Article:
Hacker wearing a mask

PicoCTF 2018 in Lockdown #hacking

By: Andrew Steadman |

I’ve spent the last couple of months of the pandemic lockdown hacking my way through the PicoCTF 2018 capture the flag challenges - and I’m sharing what I’ve learned. Every single Binary Exploitation challenge has been cracked, including the ones requiring heap exploits. Can you figure out how I did it?

TLDR: Jump straight to our PicoCTF 2018 BinExp Guide.

Background

PicoCTF is a free series of challenges around computer security, ostensibly aimed at high-school students. They become progressively more challenging as you make your way through them. If you’re just starting out with hacking/computer security, then it’s a great way to brush up your skills.

As of right now, the 2018 competition is still open, and you can register today and start working your way through the challenges. Even 2 years after registration originally opened, my relatively new account has already cracked into the top 300 (out of ~64,000). There are many different categories of challenges: Forensics; General Skills; Reversing; Crypto; Web; and my favourite, Binary Exploitation.

Binary Exploitation, in short, is taking an existing binary (possibly with or without the source code), and giving it inputs that force it to execute unexpected code [usually something that launches a shell like /bin/sh]. In a CTF, the hacker uses this control to access a “flag” (text file) that they otherwise wouldn’t have access to. By submitting a copy of the flag to the system, the hacker demonstrates that they have “cracked” the challenge, and earns the points associated with it.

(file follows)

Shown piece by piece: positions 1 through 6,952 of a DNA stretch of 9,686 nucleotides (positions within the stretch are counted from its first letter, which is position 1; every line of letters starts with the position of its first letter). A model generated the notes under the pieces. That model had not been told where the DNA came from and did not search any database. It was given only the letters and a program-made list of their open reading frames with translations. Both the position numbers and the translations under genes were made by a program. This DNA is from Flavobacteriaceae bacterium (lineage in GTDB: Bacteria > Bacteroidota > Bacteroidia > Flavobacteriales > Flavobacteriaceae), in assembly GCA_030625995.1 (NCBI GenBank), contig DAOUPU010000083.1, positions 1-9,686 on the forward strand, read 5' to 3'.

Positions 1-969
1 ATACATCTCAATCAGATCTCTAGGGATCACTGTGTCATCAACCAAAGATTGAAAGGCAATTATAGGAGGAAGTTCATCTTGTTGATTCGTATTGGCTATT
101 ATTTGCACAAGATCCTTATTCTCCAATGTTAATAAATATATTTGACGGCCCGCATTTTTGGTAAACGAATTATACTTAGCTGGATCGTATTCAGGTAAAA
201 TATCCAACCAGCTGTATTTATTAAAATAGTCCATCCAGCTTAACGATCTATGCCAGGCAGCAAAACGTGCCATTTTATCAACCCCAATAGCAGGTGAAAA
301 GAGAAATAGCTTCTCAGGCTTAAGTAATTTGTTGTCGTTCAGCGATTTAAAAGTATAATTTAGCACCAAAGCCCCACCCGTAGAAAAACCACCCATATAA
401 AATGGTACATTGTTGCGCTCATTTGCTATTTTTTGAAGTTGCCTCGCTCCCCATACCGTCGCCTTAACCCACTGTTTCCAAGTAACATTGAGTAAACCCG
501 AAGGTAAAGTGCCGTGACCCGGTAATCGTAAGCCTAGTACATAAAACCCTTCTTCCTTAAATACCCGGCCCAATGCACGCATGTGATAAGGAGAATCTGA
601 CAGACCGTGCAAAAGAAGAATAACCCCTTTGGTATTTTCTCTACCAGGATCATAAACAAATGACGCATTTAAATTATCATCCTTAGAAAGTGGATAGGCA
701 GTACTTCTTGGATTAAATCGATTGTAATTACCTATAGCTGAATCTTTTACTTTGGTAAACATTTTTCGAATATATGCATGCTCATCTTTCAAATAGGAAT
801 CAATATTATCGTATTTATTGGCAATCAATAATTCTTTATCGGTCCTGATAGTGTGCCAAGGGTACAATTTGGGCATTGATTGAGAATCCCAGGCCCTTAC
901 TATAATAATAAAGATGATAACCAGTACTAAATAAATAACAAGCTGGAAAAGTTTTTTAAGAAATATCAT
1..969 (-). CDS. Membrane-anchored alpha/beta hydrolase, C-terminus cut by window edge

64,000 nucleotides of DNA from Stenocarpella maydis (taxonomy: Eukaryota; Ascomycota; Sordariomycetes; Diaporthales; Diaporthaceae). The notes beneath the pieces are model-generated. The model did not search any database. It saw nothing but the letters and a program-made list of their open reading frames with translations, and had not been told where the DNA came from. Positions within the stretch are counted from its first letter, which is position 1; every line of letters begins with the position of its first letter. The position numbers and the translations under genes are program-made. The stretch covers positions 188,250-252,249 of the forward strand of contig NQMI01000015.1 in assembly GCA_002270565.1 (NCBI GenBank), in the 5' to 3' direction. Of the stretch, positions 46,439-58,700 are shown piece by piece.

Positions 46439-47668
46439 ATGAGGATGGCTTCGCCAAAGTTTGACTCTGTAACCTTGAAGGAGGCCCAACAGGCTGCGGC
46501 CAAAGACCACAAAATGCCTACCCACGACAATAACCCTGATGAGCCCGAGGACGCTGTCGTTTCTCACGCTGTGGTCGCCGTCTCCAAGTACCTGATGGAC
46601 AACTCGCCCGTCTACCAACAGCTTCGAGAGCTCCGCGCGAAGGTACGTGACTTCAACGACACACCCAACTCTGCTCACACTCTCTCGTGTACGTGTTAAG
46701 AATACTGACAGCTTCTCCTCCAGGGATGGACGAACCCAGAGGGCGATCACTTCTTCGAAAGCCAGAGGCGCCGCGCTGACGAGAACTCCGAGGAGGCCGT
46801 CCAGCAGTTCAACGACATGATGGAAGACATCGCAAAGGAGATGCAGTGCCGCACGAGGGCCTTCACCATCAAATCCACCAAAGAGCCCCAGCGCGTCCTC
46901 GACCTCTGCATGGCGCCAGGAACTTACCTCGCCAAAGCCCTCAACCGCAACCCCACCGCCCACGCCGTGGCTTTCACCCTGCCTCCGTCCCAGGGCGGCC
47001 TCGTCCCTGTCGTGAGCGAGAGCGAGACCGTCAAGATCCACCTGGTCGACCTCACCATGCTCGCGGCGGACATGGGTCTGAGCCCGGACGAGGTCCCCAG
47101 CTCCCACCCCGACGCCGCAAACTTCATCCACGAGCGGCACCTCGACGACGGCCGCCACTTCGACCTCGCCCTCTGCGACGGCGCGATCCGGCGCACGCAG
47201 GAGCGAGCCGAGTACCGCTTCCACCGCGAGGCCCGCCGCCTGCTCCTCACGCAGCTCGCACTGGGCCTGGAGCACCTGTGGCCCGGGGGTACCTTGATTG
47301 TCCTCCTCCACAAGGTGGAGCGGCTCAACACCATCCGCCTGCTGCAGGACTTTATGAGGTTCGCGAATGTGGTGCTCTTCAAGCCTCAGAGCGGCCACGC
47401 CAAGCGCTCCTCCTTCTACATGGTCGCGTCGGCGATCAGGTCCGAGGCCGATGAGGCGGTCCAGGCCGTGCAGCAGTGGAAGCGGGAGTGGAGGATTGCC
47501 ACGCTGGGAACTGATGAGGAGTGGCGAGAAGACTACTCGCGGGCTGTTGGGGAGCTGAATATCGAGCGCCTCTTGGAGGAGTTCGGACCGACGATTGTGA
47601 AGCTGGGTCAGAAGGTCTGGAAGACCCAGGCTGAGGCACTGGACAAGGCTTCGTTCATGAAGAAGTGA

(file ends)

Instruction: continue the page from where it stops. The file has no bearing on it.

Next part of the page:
But Why?

What I love about Binary Exploitation challenges is that in order to do them, you have to have a very good understanding of exactly how your computer executes machine code. This is one of the few things that really forces you to understand your platform’s ABI, well beyond even most software developers (unless you write compilers). In the process, you become acutely aware of the “standard” functions that are dangerous and/or often used insecurely - a mistake you are unlikely to repeat. Furthermore, exploiting these binaries requires a certain aptitude at reading and writing assembly code - a valuable skill in both computer security and software development.

These challenges are fun, force you to think outside of the box, and teach you a whole bunch about coding, memory management, and computer security.

Writeups

As a resource for others, I’m starting to document everything I’ve learned under the “Hacking-101” section of our general Reference page.

Click Here for access to the complete rundown of the Binary Exploitation challenges from PicoCTF 2018. There are 20 challenges in total, and over the next couple weeks I’ll be writing something about each of them.

To really learn something, you should register for PicoCTF 2018 and attempt them by yourself. But, for those looking for inspiration or who are stuck on a problem, our reference guide will teach you how you can approach the problems without spoiling everything.

 
PicoCTF 2018 Reference Guide

Step-By-Step instructions to learn Binary Exploitation by practicing on the PicoCTF 2018 challenges.

Andrew Steadman

By Andrew Steadman

Hacker, Photographer, Curler, & Dad in #YEG. I’m a true Full-Stack developer comfortable with everything from PCB design to Firmware Development, PHY design and verification, REST APIs, and HTML/JS.

Email: andrew@nullhardware.com Home: andrewsteadman.ca.